How to Learn Uyghur

Uyghur or Uighur (ئۇيغۇرچە‎, Uyghurche, Уйғурчә, 维吾尔语) is the mother tongue of roughly 8 to 11 million Uyghur Turks in the Xinjiang Uyghur Autonomous Region of Western China (also referred to as East Turkestan) as well as in pockets of neighbouring Kazakhstan, Kyrgyzstan, Mongolia, Uzbekistan, and Russia.

Uyghur is a Turkic language, sharing close ties with languages like Turkish, Kazakh, Tatar, and especially Uzbek. Due to history and geography, Uyghur has, over the centuries, been infused with Persian, Arabic, Mongolian, and particularly Mandarin Chinese.

The Uyghurs are a Muslim people and have a long, rich Islamic and Turkic cultural tradition, rich in music, poetry, medieval literature, textiles, decorative arts, culinary arts, and metallurgy. Learning even the basics of Uyghur will open you up to a world, culture, and way of life with kebabs, pilaf, fresh bread, porcelain moons, turquoise mosques, pomegranates, and desert cities painted in pastel hues...


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    Read up on Uyghur history and culture. While learning any language, one must learn about the people behind the language. Conduct internet searches, check out your local library, book shops, and see what you can dig up. If you have trouble finding books specifically on the Uyghur, try books of a broader scope, such as China, the Silk Road, Central Asia, Turkic peoples, Turkic languages, etc.
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    Obtain phrasebooks or Teach Yourself courses on Modern Turkish as well as Mandarin Chinese. Turkish is a linguistic cousin of Uyghur, it shares much of its base vocabulary as well as grammar with Uyghur, and Turkish is also the most widely published-on Turkic language in the English-speaking world, Uyghur is not. Mandarin Chinese is China's inter-ethnic language as well the second most-spoken and written language in Xinjiang. Knowing bits and pieces of both languages will better ease you into Uyghur as well as smooth out communication problems should they arise.
    • The Lonely Planet travel collection has two excellent phrasebooks titled Central Asia and China that both have sections devoted to Uyghur in them. They also provide wonderful cultural notes as well as guides on how to wisely travel through the Silk Road.
    • The closest Turkic language to Uygur is in fact Uzbek; however, like most other Turkic languages, resources on Uzbek, in English, are few and far between.
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    Research Uyghur language resources. Uyghur works are not widely available nor is it studied as a language in the English-speaking world, and resources are thus scarce. If you can read in Turkish, Chinese, or Russian, the number of resources available to you will increase signficantly. If serious language study is your goal, two books and a dictionary you may want to start with include:
    • Spoken Uyghur by Reinhard Hahn, University of Washington Press
    • Modern Uyghur Grammar (Morphology) by Hämot Tömür and Anne Lee, Yıldız Teknik Üniversitesi
    • An Uyghur-English Dictionary by Henry G. Schwarz
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    Learn the Uyghur alphabet. Literacy is key to learning and easing your way through any language. Within Xinjiang, Uyghur is written using an Arabic-based alphabet modified to meet Uyghur's needs. Fortunately, unlike Arabic, Persian, or most notably Ottoman Turkish, the Uyghur-Arabic alphabet indicates vowels and vowel harmony in all instances, spanning books to street signage.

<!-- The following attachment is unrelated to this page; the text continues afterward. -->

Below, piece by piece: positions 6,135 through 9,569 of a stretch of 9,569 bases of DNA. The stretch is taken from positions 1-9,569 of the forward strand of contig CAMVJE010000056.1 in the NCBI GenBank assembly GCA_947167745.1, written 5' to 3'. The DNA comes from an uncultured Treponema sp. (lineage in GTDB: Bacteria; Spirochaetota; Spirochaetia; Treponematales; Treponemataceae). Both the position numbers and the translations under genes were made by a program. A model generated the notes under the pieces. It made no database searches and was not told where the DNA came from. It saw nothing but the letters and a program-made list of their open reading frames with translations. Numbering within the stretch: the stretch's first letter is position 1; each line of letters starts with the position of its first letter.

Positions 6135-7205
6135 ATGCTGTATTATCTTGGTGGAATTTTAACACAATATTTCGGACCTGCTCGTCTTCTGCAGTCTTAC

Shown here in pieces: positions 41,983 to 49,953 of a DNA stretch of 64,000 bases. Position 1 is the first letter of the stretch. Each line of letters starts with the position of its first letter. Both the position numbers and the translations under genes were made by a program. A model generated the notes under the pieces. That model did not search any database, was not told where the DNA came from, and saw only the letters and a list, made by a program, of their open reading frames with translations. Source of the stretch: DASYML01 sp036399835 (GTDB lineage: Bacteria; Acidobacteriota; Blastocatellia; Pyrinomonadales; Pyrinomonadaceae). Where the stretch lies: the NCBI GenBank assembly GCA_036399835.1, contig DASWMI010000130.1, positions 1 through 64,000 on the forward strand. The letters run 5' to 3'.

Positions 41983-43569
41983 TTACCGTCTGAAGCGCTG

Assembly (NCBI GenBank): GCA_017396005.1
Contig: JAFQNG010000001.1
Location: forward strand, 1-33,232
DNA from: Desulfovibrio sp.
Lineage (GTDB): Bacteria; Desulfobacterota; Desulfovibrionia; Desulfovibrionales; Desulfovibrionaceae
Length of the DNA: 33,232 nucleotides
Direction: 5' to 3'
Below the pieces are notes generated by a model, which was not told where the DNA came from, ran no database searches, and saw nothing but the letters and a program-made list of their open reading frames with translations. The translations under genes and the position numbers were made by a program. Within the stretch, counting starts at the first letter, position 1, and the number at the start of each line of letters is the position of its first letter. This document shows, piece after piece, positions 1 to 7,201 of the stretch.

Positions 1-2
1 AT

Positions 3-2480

• Outside Xinjiang, Uyghur is written in either a modified form of the cyrillic alphabet, modelling Kyrgyz, Kazakh, and Tatar, or a variant of the latin alphabet, modelling Turkish, Uzbek, and Azeri.
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    Immerse yourself in Uyghur. Finding Uyghur language courses and Uyghur tutors outside of select Near Eastern and Turkic Studies departments at certain universities may prove difficult, if not impossible. If you live in a city with a strong Chinese or strong Islamic/Muslim community, you may find a handful of Uyghur living among them to learn from and practice with. YouTube and the internet, as a whole, have a variety of Uyghur-language media for you to listen to and watch; just do it and do it often. Another wise move would be to travel to Xinjiang itself and live among the Uyghur.


  • Be extremely mindful of the Uyghur people's complicated relationship with the Han Chinese. The Uyghur, like the Tibetans, are not ethnically, linguistically, or religiously related to the Chinese, and those differences have sparked tremendous tension regarding the issue of cultural and state autonomy in the Xinjiang region as well as fears of Pan-Turkicism. For more information on that, check out the philanthropy work of activist and businesswoman of Rebiya Kadeer (رابىيە قادىر‎, 热比娅·卡德尔).
  • Xinjiang Uyghur Autonomous Region = شىنجاڭ ئۇيغۇر ئاپتونوم رايونى‎ (Shinjang Uyghur Aptonom Rayoni); 新疆维吾尔自治区 ( Xīnjiāng Wéiwú'ěr Zìzhìqū)
  • An Uyghur by the name of Kaşgarlı Mahmud who, in Baghdad, Iraq between 1072 AD - 1074 AD, wrote and published the world's first encyclopedia in Arabic on the Turkic languages and Turkic peoples of Central Asia titled: Divanü Lügati't-Türk (ديوان لغات الترك, Türk Diyalektleri Sözlüğü). Translations of the near millennium-old manuscript are available in Turkish and Persian.

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Categories: China | World Languages